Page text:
It was the beginning of winter in Namibia, but one did actually feel it in Central-Northern Namibia. In comparison to where I live in Windhoek, the temperature felt like that of early spring or late summer. But it did not matter really, because, in June 2014, I found myself working mostly beneath the ground surface – not in a mine, but in a sinkhole lake.
It was just before the mid-semester exam time, and so I had my doubts of the amount studying that I would be doing once I was up there, but I reasoned that I would be able to study on the road and in my spare time. My main tasks would be to help in setting up camp and to assist with the diving survey that was going to take place there; also I was to help in measuring the depths of the lake, and to help in seeing what biodiversity there was in the subterranean system (the divers would see what critters they could find at the bottom). Not many people actually new about this Aikab sinkhole lake (which in Namibia is second in size to the Dragon’s Breath Cave Lake) mainly due to it being in a part of the National Park that only the staff were allowed to access — and even fewer people (including those that worked in the Park) had actually seen it. So when I was asked to join and help assist (my friend, the Park Warden, thought it would be a good experience for me) I couldn’t believe the luck I had (especially since it fell within my study block week).
When we departed, one couldn’t miss the amount of equipment that was being brought along both in the 4×4 bakkies and the trailers. Besides our equipment and tents, there were other boats, the diving equipment, the oxygen tanks, the makeshift diving platform, etc. It was all necessary, but getting the equipment down to the lake was more of a challenge (getting it up later was even more strenuous). Aikab is not an open sinkhole lake (hemi-cenote) – most of it is covered by the dolomite rock layers that are typical to that area. But there is one small portion of the lake that is open due to the fault-line that runs next to it, but that meant that only less than 5% of the surface water could be seen from the top of the “crater”. Nevertheless, we were able to lower most of the equipment using a pulley that hung directly above the entrance to the lake. And for the next five days, we like others before us, explored on dark clear water of Aikab.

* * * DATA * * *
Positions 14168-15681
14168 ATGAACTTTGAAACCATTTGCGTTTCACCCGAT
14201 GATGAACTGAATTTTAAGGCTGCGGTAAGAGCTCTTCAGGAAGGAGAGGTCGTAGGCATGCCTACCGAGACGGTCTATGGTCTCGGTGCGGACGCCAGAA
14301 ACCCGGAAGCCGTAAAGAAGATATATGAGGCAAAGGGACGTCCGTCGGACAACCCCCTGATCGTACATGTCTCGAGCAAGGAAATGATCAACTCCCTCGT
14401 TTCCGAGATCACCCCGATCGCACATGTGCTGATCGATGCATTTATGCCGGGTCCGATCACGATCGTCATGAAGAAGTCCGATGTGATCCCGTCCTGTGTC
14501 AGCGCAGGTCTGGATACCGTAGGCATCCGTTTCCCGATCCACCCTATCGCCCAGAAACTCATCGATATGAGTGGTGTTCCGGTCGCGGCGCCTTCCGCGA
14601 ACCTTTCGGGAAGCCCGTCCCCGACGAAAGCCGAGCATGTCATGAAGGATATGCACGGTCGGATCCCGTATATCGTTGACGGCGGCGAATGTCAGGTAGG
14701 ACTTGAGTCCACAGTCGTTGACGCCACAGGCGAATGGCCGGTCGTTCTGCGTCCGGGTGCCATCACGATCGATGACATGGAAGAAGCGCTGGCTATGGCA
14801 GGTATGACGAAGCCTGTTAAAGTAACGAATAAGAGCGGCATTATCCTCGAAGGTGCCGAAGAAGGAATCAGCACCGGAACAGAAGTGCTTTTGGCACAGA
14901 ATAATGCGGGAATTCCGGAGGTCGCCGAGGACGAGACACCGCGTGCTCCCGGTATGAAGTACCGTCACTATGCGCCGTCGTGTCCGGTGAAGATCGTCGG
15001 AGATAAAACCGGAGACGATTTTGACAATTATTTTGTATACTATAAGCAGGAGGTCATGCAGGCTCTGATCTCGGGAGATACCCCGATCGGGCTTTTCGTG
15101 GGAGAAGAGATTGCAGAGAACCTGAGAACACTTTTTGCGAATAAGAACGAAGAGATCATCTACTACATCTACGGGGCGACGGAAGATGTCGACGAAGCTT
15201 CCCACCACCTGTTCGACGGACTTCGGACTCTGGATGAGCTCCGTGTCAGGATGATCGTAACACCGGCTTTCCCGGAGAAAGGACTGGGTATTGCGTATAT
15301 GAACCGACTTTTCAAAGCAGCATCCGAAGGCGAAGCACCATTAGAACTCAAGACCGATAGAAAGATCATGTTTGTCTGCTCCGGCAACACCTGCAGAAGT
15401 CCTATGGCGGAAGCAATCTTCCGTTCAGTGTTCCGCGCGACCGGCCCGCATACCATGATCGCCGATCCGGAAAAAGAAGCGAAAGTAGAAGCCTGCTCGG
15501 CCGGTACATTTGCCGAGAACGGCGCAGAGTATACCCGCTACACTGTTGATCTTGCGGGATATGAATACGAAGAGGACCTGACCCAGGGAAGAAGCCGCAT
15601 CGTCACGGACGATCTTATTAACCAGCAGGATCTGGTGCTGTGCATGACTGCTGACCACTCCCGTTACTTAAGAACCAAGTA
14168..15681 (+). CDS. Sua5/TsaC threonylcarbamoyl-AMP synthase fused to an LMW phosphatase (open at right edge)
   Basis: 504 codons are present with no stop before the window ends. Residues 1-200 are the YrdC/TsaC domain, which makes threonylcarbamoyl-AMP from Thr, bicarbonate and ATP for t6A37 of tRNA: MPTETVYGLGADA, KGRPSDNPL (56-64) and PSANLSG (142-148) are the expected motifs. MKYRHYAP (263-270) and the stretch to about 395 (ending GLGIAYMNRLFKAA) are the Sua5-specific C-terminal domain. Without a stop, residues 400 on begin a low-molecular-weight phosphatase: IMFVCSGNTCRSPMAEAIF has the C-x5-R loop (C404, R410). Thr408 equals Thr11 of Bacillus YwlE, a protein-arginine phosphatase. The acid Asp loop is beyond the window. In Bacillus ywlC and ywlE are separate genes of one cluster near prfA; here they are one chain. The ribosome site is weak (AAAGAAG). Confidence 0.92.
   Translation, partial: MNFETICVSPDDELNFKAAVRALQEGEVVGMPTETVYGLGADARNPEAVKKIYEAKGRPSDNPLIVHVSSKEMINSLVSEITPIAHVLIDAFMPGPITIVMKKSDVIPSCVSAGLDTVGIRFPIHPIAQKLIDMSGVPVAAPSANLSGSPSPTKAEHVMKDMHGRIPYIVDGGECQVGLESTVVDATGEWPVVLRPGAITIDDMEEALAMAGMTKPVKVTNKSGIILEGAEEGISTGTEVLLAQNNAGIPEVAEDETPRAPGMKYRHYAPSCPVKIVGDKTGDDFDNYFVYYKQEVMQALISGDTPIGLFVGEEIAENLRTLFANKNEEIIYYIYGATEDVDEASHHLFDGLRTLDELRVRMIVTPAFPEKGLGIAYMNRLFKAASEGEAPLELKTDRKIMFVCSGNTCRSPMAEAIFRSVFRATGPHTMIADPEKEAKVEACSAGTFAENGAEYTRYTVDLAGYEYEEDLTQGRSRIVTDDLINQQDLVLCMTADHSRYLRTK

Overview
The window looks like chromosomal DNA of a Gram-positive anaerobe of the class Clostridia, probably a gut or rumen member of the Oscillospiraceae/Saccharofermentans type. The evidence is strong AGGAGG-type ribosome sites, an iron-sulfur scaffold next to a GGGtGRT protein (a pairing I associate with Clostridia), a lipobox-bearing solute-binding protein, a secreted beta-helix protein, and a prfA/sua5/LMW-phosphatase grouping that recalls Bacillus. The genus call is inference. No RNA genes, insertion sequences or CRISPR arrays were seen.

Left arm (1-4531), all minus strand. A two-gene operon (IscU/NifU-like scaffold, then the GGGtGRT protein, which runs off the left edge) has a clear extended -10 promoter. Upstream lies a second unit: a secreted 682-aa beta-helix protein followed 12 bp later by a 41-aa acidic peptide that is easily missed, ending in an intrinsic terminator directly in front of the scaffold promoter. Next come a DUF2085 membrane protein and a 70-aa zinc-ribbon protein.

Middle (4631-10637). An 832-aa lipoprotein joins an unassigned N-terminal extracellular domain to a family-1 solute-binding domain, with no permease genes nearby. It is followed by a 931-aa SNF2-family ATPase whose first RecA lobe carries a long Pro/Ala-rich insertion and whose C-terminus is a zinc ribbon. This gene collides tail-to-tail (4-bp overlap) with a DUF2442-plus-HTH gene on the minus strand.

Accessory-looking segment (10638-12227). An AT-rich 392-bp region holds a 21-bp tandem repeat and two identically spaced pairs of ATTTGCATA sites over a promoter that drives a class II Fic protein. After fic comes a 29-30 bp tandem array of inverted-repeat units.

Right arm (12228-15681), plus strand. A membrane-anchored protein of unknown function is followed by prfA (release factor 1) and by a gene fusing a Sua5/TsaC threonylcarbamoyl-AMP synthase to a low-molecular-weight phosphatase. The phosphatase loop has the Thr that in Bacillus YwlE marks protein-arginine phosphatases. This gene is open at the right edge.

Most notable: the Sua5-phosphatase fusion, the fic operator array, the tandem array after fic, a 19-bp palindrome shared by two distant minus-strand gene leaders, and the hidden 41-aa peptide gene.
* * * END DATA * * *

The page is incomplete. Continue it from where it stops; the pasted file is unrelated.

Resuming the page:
Exploring the lake was, to say the least, a once in a lifetime opportunity. The lake had water so clear, that one could see the divers at the bottom of the lake (which was 40 metres below us). Besides the stalactites that hung from the sides of the cavern, and the bats that constantly flew across the water’s surface, there was the echoing sounds that always created an otherworldly atmosphere – it’s no wonder that the Khoisan people consider these cave systems the entrance to hell itself.
We collected a wealth of information from the lake. We didn’t just measure the width and the height and the depth of the cavern. We had also sampled various species invertebrates (bat parasites mostly it would seem), plant material (from the entrance), and had identified various other bat species. The divers also found species of roundworms and other invertebrates at the bottom of the lake and had successfully mapped portions of the underwater segments – they also apparently found the skeletal remains of both a Kudu and a Python (both probably victims of thirst and the steep embankments).
In a very ironic sense, Aikab is one of various extensive underground wetland systems in a country that is typically semi-arid. Not only is it an essential water supply, but it hosts various species some of which (as it is in Lake Otjikoto, Lake Guinas, and Dragon’s Breath) are endemic; and so their protection will forever be our responsibility.